Sundance Film Festival

Who Did, and Didn't, Look Good on the Dance Floor

At Sundance it sometimes feels as though there are only two types of festivalgoers: those who come to see films, and those who come to see celebrities. I’d like to think I’m in the former category. When I see someone “famous,” I don’t stop and stare, or point, or attempt a blurry photo with my iPhone. I recognize the face, try to recall where I’ve seen it before, and then maybe—maybe—pass my observation on to a friend.

Unimpressed New Yorker though I am, sometimes the sight of a particular celebrity makes me genuinely giddy. I had such a moment last night at the collagen-injected Kenneth Cole Black/Gen Art party at Greenhouse. It wasn’t Jeff Daniels, sitting on a couch in a Stetson hat and barn coat. Nor Denise Richards, buried in makeup and walking back and forth through the crowd with her It’s Complicated reality TV crew in tow. Nor Efren Ramirez, better known as Pedro in NAPOLEON DYNAMITE, who was busy sexing up a well-endowed actress—whom I couldn’t place—on the dance floor. (For the record, Ramirez is one of the best dancers I’ve ever seen at a club. Absolutely mesmerizing. This video doesn’t do it justice—and that I took it contradicts my opening paragraph—but it’s all I could get before a friend of his blocked me out.)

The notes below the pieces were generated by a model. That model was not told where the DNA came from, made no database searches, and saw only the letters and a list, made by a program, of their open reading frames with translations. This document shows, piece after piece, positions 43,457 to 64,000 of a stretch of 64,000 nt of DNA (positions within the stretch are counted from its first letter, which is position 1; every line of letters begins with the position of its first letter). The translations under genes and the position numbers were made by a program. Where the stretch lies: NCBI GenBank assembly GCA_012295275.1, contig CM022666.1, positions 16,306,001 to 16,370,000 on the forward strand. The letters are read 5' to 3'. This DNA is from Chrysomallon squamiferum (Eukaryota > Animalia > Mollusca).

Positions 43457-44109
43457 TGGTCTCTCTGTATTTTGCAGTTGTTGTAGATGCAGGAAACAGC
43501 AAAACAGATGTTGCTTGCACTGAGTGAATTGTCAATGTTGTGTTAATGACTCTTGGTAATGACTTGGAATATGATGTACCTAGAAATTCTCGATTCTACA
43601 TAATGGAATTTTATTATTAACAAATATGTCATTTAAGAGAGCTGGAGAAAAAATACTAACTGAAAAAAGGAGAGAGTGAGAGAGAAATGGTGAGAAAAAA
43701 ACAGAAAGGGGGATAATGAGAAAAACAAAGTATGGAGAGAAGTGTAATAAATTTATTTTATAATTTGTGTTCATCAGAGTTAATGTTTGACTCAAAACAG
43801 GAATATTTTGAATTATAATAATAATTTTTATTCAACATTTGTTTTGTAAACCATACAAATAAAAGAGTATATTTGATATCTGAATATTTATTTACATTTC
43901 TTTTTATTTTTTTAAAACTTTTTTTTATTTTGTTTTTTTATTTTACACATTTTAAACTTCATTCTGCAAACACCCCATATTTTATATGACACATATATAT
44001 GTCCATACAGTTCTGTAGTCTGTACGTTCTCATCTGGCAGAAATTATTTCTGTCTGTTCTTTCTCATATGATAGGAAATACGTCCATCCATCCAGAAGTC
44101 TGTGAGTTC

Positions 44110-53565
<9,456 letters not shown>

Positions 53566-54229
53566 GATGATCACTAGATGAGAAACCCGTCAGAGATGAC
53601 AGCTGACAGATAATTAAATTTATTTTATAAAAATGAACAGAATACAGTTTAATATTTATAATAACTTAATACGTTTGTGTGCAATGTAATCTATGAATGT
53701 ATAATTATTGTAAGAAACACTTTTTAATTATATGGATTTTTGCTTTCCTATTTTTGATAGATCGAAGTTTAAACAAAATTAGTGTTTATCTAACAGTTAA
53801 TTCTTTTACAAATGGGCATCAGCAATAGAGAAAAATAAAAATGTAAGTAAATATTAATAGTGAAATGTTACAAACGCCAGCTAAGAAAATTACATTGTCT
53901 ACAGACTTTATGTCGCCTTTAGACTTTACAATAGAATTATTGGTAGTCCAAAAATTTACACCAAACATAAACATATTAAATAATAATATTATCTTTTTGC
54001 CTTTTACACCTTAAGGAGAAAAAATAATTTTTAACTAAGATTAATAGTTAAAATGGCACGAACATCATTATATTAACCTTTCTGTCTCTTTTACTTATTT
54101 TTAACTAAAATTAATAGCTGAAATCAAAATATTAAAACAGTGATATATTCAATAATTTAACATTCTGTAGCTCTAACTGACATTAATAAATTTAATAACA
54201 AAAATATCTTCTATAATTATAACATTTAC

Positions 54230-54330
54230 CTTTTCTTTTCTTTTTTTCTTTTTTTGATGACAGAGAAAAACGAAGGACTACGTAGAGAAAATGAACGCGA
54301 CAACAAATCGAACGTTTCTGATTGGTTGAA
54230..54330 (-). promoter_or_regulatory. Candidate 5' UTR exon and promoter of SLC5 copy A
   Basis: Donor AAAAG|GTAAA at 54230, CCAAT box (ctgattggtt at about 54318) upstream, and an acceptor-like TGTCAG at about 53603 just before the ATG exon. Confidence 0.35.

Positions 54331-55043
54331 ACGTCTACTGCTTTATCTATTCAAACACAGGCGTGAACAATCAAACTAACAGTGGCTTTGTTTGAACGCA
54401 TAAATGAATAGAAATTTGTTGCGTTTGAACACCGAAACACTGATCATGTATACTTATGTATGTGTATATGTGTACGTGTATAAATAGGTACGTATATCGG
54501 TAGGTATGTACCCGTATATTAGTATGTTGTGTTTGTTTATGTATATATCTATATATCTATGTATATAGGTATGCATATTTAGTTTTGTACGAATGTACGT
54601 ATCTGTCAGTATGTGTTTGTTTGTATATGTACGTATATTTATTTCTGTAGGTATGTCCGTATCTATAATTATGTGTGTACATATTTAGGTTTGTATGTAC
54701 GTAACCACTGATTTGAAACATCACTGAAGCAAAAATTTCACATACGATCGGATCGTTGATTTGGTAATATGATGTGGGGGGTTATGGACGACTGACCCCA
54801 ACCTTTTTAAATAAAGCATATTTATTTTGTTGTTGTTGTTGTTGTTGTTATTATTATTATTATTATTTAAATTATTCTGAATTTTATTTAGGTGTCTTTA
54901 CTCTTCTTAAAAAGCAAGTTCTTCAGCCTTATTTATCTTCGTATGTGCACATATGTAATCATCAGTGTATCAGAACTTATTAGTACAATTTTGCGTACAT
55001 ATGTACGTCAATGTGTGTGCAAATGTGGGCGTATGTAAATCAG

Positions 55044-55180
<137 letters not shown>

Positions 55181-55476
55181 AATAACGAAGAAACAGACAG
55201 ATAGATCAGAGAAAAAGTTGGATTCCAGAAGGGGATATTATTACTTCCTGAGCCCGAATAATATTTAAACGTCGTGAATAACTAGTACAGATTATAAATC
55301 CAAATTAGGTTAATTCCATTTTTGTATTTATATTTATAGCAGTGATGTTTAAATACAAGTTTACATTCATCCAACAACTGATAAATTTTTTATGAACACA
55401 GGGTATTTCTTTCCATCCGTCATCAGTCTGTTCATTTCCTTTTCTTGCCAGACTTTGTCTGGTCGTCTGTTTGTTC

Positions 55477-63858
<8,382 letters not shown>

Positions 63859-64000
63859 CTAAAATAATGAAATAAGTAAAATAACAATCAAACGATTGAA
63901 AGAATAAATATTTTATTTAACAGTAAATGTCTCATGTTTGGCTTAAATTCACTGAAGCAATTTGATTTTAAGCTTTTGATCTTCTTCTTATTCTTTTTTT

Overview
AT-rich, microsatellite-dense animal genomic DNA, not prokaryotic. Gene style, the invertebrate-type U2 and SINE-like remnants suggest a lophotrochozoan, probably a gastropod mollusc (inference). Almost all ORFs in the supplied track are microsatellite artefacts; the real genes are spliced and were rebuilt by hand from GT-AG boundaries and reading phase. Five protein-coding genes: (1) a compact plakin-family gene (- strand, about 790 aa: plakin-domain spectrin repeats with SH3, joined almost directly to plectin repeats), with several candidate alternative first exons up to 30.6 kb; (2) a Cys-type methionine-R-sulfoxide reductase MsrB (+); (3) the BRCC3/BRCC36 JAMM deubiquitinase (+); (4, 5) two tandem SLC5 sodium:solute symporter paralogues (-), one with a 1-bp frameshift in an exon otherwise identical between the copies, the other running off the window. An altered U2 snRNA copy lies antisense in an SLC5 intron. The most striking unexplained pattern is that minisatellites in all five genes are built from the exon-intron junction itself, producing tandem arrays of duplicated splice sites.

Who, then, was I so excited to see?

(Wait for it…)

Gaius Charles and Zach Gilford.

I know what you’re thinking: “Who the &%$! are they?” Charles and Gilford are better known as Smash Williams and Matt Saracen, from the best show on television (yes, better than Lost and Mad Men): Friday Night Lights. Admittedly, I’m not sure it was Gilford because I only saw the back of his head, but that was still more exciting than seeing the front of Richards’.

I spent the rest of the night bouncing from club to club, abandoning my everyman persona in favor of a new one: pushy guy with a press pass. (Although, come to think of it, no one ever asked to see my pass. I cut the line merely by pretending to be important.) Nothing particularly interesting to report, except the sight of an out-of-place Shmuley Boteach sitting on a couch at the Axe Fix party, staring at the vacant dance floor. You may remember him as the rabbi who was verbally pummeled in a debate on God with Christopher Hitchens last year. I didn’t get close enough to smell him, but Shmuley didn’t exude enough confidence to suggest he’d sprayed himself with Axe deodorant—which, as we now know, is scientifically proven to get you laid.